The U.S. Department of Energy’s operations in Oak Ridge added more than $1.9 billion to Tennessee’s economy in 1998, supported 39,482 full-time jobs, and generated almost $60 million in tax revenues for the state, a University of Tennessee study says.

If DOE’s Tennessee operations were split off into a separate county, it would have an income level higher than 80 of the state’s 95 counties, would be 12th in the size of its employed work force, and would generate more tax revenues than 68 counties.

These findings are from a UT-Knoxville Center for Business and Economic Research study on the economic impact of DOE’s presence in Oak Ridge and the state as a whole. The Department of Energy supported the research.

“The operations of the U.S. Department of Energy provide a major source of economic benefits for the state of Tennessee and its residents,” said Dr. Matthew N. Murray, the economist who directed the CBER study. “The $2 billion that the department budgets for its Oak Ridge activities creates jobs and income, and expands the state’s tax bases.

“The economic benefits have been accruing for more than 50 years, but until this study no one has taken a comprehensive look at them.”

The study finds that for every payroll dollar the Energy Department spends in the state, personal income goes up by $1.91. Each of the 13,782 full-time jobs funded by DOE results in almost 1.9 additional jobs, for a total of 39,482 jobs.

The income figures would rank a hypothetical DOE “county” just ahead of Sevier County and below Maury County. The sales tax revenue the department generates puts it in the same company as Hamblen and Putnam counties.

Of the $59.5 million in sales tax revenues, $43.3 million went to the state and $16.2 million went to local governments.

The study looks not only at the direct impact of DOE spending—the amount of wages, contracts and other payments received directly from the department. It also considers the indirect effects resulting from the purchase of local goods and services and the ripple effect created when the people who have received DOE money spend it in the state.

Murray said the study represents a conservative estimate of actual benefits; the real economic impact is larger.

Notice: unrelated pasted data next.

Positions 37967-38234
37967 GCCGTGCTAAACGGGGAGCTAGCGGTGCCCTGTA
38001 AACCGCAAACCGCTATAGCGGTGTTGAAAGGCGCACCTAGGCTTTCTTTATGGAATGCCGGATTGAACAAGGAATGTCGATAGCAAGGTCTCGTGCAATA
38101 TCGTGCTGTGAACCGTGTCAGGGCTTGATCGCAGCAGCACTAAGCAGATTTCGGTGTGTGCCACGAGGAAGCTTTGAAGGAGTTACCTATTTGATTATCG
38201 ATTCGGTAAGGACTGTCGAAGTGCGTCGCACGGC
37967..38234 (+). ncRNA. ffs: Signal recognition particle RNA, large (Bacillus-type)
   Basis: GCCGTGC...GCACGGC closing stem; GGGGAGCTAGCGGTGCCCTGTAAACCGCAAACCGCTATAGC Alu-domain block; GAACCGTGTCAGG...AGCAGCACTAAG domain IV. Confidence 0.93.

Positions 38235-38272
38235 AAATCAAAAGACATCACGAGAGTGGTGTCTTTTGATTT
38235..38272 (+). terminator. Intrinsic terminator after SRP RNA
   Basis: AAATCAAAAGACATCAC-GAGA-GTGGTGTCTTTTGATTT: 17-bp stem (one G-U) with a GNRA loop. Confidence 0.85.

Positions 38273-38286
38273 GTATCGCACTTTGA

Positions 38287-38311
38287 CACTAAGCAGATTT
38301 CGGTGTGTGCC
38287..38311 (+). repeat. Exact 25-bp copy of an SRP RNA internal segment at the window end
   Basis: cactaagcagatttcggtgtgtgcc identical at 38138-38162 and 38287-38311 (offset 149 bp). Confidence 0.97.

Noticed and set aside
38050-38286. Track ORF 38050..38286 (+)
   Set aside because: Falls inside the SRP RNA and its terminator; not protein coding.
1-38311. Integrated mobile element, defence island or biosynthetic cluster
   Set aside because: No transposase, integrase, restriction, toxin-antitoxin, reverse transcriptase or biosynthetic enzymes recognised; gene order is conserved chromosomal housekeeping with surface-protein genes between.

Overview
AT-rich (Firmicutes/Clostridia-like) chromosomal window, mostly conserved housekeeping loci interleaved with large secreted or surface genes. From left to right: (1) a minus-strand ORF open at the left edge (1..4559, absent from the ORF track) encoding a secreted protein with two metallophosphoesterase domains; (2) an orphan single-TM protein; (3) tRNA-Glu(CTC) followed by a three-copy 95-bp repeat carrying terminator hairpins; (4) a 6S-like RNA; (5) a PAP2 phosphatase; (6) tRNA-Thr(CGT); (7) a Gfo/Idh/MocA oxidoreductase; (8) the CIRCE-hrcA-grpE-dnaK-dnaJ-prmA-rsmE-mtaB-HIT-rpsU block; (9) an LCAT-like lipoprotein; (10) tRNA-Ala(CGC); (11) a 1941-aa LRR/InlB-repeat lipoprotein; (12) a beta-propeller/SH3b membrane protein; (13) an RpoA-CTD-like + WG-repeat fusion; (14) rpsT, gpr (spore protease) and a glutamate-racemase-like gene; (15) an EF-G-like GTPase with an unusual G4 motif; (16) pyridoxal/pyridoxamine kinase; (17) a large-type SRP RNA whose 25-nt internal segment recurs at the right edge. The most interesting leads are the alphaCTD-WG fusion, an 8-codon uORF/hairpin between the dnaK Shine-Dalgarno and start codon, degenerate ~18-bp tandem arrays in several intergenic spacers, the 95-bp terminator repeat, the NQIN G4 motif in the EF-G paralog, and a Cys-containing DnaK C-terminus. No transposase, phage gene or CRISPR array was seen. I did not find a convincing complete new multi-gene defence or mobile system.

“One of the reasons that the Energy Department is important to the Tennessee economy is that the primary market for its services is the national economy, rather than a local economy,” Murray said. “This leads to an injection of additional purchasing power and the creation of additional jobs and income.”

The Department of Energy has two organizations in Tennessee: its Oak Ridge Operations Office, one of 10 national field offices overseeing DOE’s weapons and other scientific and technological activities, and the Office of Scientific and Technical Information, which collects, stores and disseminates the results of the research and development funded by the department.

“The DOE presence represents a unique technological and educational resource and a major component of the growing East Tennessee Technology Corridor,” Murray said.

A second study is under way to determine the qualitative value of other DOE contributions to the state.

Other findings of the study:

-Personal income generated by DOE totaled $1.3 billion in 1998.

-DOE employees in the state earned salaries that were 38 percent higher than that of the average Tennessean.

-DOE has spent more than $48.8 million since 1993 to lessen the negative economic impact of downsizing occurring in the department’s Oak Ridge activities and is actively promoting the reindustrialization of parts of its 35,000-acre reservation, most notably in the East Tennessee Technology Park.

-Charitable giving by DOE and contractor employees in the region totaled more than $10.8 million.

-The DOE work force is more highly educated than the state average, with 58.2 percent holding at least a bachelor’s degree, compared to a state average of only 16.9 percent. Some 1,005 DOE employees have Ph.D. degrees and 2,719 have master’s degrees.

Contact:    Dr. Matthew N. Murray (423-974-5441)

                  Steven Wyatt (423-576-0855)

                  Bill Dockery (423-974-2225)